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From a friend:

"The smart way to keep people passive and obedient is to strictly limit the spectrum of acceptable opinion, but allow very lively debate within that spectrum" -Noam Chomsky

In some ways, this fits Orthodox Judaism to a T. 
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"Pious Encounters": on how such horrible bigotry and racism goes on in otherwise intelligent (in this case, Orthodox Jewish) people who are skilled at logic and reason:

The answer lies in the fact that they both have areas of discourse where reason, however strong, doesn’t penetrate. They were indoctrinated from childhood with certain ideas being a priori truths. These ideas cannot be questioned and are accepted unequivocally. This, I can only speculate, creates a spot in their minds where logic is superfluous and even harmful. And since they have certain topics that are off limits to logical scrutiny, they will say things that seem absurd to those who lack the same indoctrination.

We are all guilty of faulty reasoning at one time or other. But the total breakdown of reason among intelligent people who are indoctrinated in fundamentalist faiths goes far beyond the simple failures of logic we might experience day-to-day. And they produce the kind of bigotry and indifference to other humans that we so often witness.



Emphasis mine. And I entirely agree.
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I'm still reading The Demon-Haunted World, and just now I read "But the tools of skepticism are generally unavailable to the citizens of our society. They're hardly ever mentioned in the schools, even in the presentation of science, its most ardent practitioner..."

The mention of schools + science + skepticism sparked something interesting in me. As I mentioned in my last entry, in 1998 I was reading Awake My Glory.  But in 1996 I was reading The Psychology of The Psychic and looking for Skeptic magazine at the library (I kept seeing references to it in the catalog but never found it.)  I was reading and looking for those because of a project assigned in science class: read a science fiction book and then write a report about why the "fiction" part is/must be fictional.  (As usual, I read more than I needed to for the report, yet had a really tough time coming up with the requisite three or four or whatever pages.)  I read about how Harry Houdini conducted experiments to test other magicians' work.  I read a paragraph that can be read to anyone as their personalized horoscope and often met with "wow, that's spot-on!"  I read about telekinesis and aura photography in books that believed it was valuable (okay, I guess I got a bit sidetracked.)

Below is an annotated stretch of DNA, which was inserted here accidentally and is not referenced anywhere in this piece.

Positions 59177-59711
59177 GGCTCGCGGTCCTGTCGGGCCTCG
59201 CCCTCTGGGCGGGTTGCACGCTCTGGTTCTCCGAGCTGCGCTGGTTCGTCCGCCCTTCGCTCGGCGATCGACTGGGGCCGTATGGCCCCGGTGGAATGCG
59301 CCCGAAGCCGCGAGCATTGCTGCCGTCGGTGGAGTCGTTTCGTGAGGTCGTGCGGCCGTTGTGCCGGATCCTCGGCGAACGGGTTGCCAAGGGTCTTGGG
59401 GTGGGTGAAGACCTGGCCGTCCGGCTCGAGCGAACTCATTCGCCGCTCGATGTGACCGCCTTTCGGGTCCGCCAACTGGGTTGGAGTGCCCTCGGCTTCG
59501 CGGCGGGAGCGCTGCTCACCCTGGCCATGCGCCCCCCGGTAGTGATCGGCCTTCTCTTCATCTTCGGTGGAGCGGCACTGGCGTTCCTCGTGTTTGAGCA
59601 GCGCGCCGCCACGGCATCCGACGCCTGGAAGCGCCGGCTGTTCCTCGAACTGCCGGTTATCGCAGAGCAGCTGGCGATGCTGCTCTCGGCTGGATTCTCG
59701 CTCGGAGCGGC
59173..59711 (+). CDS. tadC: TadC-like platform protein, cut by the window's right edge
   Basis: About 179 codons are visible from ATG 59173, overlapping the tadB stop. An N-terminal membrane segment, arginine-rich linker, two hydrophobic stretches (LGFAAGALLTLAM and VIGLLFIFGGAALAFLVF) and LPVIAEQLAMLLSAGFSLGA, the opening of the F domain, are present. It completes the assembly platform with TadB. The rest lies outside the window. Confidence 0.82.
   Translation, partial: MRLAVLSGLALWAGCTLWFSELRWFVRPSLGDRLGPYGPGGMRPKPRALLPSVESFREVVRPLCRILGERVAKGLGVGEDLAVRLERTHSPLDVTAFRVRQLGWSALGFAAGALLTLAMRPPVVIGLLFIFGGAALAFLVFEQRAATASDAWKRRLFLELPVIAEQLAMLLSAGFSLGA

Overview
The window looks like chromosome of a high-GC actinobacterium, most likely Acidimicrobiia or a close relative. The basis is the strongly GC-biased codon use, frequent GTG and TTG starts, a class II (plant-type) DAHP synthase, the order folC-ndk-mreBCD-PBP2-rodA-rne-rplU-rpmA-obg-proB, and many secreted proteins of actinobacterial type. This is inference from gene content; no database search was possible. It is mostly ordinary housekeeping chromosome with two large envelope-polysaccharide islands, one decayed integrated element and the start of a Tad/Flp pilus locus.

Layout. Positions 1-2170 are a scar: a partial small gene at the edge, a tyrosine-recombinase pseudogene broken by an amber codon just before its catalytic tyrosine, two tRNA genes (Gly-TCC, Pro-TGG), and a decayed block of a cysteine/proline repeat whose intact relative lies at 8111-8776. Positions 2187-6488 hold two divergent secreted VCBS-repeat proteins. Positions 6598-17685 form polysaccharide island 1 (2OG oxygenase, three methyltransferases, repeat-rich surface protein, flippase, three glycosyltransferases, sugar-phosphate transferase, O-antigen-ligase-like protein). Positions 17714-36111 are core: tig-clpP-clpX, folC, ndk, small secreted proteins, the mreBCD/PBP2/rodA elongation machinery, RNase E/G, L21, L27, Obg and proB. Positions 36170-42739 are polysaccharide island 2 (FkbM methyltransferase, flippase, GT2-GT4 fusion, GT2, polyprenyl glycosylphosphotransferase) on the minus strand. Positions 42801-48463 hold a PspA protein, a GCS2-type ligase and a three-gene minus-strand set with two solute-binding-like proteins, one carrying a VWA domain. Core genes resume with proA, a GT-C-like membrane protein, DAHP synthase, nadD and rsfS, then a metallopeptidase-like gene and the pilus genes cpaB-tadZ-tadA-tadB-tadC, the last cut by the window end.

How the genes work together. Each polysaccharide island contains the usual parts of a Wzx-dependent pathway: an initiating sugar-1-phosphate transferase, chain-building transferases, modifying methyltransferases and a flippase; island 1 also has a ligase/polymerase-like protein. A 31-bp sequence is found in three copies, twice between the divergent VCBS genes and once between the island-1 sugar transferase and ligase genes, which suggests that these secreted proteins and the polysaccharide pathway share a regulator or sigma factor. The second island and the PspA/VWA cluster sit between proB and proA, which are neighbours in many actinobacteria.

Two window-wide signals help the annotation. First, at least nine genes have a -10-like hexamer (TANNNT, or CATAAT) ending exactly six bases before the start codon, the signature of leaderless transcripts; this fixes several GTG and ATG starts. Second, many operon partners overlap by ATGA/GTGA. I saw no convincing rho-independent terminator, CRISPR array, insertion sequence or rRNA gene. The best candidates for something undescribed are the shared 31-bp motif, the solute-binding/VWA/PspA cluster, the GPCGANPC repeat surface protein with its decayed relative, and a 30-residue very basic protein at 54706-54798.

And yet this skepticism and application of the scientific method didn't carry over into my critical (or maybe "not so critical") evaluation of things like Judaism or Awake My Glory.

Moreover - in that same seventh grade science class, an interesting incident occurred.  On a test, we were given a little story about someone applying the scientific method to some theory she had about plant growth.  The directions said to find and correct all the things she was doing wrong.  The opening lines were something like "Rochel was given a small corn plant.  She measured the plant and it was 2 mm."  When the teacher handed back our tests, she told us she was surprised that so many of us had missed a major part of that question.  Two millimeters couldn't be the right size for a corn plant; Rochel must have measured wrong, and we should have noted that. 

But to us, information was presented as fact, thus it must be fact.  The story said someone obtained a measurement of 2 mm, so that must be what it is. It seemed off, but we weren't there, so we have no option other than to take it as written.

I think that really reflects the mentality imparted by the Orthodox world - or at least my Orthodox world - about history (and religious issues) in general. There's that (famous?) midrash that Moses was 10 cubits (roughly equivalent to 15 feet) tall.  Many people believe that and take it literally, even though, like a corn plant being 2 mm, it doesn't mesh with what we know about the species.  An authority says it, and we weren't there, so what other choice do we have?    I was fed so many wacky things as bald simple fact and I took them as such because I was a kid and they were adults and even if things didn't mesh with my current observations of the current world, it's not like I could easily prove or disprove them.

(I was also told as a kid that Darwinian evolution had been disproven by science, which led to an embarrassing conversation followed by lots of googling in my freshman year of college.)
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Reading

1998: Awake My Glory by Rabbi Avigdor Miller.  I was excited to happen upon it in my school's library.  It seemed to offer some manner of logic and discussion of belief. I believe I put it down once he began denouncing public libraries, though. That's crazy talk.